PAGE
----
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Biochemical and Pharmacological Characterization of TLBbar, a New Serine Protease with Coagulant Activity from Bothrops barnetti Snake Venom

DOI: 10.1155/2013/207170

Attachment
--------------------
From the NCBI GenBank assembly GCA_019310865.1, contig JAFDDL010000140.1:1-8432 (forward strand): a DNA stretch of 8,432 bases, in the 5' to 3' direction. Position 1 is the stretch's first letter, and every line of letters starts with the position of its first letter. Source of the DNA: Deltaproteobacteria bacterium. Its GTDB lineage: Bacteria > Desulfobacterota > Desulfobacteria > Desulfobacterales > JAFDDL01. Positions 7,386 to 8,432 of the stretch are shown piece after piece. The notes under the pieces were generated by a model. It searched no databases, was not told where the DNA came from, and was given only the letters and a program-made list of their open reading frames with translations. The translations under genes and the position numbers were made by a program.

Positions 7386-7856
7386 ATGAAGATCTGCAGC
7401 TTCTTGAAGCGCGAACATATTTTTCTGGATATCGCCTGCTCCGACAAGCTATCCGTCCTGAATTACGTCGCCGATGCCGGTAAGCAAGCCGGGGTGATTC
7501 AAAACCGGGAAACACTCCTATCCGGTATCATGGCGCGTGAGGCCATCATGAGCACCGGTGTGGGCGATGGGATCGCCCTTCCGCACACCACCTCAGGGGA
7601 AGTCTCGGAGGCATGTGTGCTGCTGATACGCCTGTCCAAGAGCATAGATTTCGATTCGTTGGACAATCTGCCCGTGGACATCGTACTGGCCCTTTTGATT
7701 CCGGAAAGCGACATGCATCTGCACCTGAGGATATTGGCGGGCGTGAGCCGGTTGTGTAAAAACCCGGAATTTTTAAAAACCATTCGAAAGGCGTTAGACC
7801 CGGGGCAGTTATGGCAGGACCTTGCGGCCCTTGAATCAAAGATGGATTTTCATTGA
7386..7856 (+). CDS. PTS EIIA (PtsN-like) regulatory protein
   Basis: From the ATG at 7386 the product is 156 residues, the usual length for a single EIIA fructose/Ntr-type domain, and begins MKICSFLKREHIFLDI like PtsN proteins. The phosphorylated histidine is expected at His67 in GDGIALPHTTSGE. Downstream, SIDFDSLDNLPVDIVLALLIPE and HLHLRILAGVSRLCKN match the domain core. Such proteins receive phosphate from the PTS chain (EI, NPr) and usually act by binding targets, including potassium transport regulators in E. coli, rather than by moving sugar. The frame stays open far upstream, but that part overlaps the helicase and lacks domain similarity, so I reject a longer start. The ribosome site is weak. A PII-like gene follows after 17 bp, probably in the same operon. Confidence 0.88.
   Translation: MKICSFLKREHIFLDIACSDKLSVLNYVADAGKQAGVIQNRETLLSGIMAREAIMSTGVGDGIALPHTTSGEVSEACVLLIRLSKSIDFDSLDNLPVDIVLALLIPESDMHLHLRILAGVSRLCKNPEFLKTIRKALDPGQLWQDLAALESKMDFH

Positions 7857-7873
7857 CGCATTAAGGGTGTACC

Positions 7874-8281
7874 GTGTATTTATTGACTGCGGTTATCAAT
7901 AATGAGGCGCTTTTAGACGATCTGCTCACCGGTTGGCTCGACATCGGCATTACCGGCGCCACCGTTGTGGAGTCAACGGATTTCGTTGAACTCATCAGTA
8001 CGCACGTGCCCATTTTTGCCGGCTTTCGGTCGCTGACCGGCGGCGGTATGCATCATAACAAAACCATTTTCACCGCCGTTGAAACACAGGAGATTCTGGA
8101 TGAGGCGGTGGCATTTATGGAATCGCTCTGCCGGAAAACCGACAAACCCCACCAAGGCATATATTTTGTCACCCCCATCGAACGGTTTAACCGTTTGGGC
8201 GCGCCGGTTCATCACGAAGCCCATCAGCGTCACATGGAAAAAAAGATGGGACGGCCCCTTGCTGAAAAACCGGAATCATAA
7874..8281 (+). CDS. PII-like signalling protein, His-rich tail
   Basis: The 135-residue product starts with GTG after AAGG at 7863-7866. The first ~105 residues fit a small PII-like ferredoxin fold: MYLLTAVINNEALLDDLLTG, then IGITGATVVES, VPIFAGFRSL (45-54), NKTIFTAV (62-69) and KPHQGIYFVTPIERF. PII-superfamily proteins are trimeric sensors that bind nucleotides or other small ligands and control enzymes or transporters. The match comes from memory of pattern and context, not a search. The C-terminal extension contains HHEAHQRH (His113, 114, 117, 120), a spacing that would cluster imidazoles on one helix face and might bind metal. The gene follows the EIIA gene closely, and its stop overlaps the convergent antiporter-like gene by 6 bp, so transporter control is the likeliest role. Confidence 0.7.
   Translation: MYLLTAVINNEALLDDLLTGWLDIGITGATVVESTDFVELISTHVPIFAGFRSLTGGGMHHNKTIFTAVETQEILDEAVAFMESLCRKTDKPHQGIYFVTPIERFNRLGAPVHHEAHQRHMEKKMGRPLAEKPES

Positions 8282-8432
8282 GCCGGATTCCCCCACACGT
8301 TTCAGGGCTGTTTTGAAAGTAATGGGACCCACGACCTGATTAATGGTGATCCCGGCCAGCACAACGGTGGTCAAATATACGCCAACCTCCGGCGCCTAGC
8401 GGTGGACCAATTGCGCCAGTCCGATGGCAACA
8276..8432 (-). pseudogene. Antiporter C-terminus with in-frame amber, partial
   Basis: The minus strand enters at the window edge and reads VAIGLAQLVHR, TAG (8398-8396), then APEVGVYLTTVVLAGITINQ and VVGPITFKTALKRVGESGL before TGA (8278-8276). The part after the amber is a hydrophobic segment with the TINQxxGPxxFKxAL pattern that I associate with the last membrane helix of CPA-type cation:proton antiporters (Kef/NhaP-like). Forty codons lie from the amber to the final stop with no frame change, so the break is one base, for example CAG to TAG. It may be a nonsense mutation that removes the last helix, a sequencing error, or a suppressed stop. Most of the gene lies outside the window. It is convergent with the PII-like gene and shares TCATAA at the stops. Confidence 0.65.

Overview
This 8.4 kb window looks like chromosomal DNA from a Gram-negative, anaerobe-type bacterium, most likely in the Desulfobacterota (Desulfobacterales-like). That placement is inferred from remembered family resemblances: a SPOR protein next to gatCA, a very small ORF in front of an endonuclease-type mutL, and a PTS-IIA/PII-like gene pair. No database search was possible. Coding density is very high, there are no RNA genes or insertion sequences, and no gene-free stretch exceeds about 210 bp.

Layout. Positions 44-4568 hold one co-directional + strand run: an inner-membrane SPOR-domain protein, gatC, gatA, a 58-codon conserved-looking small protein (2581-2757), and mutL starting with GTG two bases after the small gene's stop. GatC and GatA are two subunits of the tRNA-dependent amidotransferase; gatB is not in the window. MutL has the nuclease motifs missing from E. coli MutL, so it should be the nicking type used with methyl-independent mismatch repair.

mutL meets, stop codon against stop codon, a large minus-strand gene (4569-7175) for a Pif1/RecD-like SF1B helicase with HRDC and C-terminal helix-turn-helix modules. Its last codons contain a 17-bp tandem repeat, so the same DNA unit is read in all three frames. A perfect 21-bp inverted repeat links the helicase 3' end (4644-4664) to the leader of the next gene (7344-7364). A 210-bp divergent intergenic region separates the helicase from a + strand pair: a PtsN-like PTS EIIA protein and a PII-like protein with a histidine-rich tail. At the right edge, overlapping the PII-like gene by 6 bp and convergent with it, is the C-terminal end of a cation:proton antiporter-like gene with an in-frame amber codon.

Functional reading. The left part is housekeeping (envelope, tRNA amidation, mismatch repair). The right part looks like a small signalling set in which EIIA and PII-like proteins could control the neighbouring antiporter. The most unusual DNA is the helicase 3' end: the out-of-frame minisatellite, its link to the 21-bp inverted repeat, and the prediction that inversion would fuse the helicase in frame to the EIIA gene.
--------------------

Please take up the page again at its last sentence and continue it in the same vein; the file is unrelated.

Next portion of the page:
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A thrombin-like enzyme named TLBbar was isolated from Bothrops barnetti snake venom and its biochemical and pharmacological characteristics were determined. TLBbar was purified using size exclusion chromatography and reverse phase HPLC, showing molecular mass of 28750.7?Da determined by mass spectrometry. TLBbar serine protease is basic (pI 7.4) and its structure shows similarity with other serine proteases of snake venom. Optimal proteolytic activity was at 37°C and pH 8; this activity was strongly inhibited by PMSF and Leupeptin, however; heparin, and soybean trypsin inhibitor (SBT-I) were ineffective. Kinetic studies on BApNA chromogenic substrate have revealed that TLBbar presents a Michaelis-Menten kinetics, with values of and of 0.433?mM and 0.42?nmol/min, respectively. TLBbar showed high clotting activity upon bovine and human plasma, presenting IC of 125 and minimum dose coagulant (MDC) of 2.23?μg/μL. TLBbar cleavages the Aα chain of bovine fibrinogen, with maximal efficiency at 30–40°C in the presence of calcium after two hours incubation; this fibronogenolityc activity was inhibited by PMSF and Leupeptin, confirming its classification in the group of serine proteases. In addition, TLBbar is capable of aggregating platelets in the same way that thrombin in concentrations of 2.5?μg/μL. 1. Introduction The snake venom contains a variety of proteins that are studied in the world for biological and pharmacological importance; within their complex composition has proteolytic enzymes which belong to two groups: serine proteases and metalloproteases. Both groups affect the hemostatic system through several mechanisms [1, 2]. Over 20 serine proteases families (named S1 to S66) have been identified so far and they are grouped according to their functional and structural similarity. Snake venom serine proteases belong to trypsin S1 family clan SA. To date, a large number of studies, including molecular cloning, have led to the isolation and identification of TLEs mainly from the venom of subfamily Viperinaeand Crotalinae [3–9]. These enzymes have a common catalytic mechanism, which includes high reactivity of the serine residue that has an important role in the formation of the transient acyl-enzyme complex, which is stabilized by the presence of histidine residues and aspartic acid within the active site. The amino acids involved in this mechanism correspond to the catalytic triad (Ser 195, His 57, and Asp 102) that is highly conserved [10]. Serine proteases from snake venom (SVSPs) generally have 12 cysteine residues, 10 of which form five disulfide

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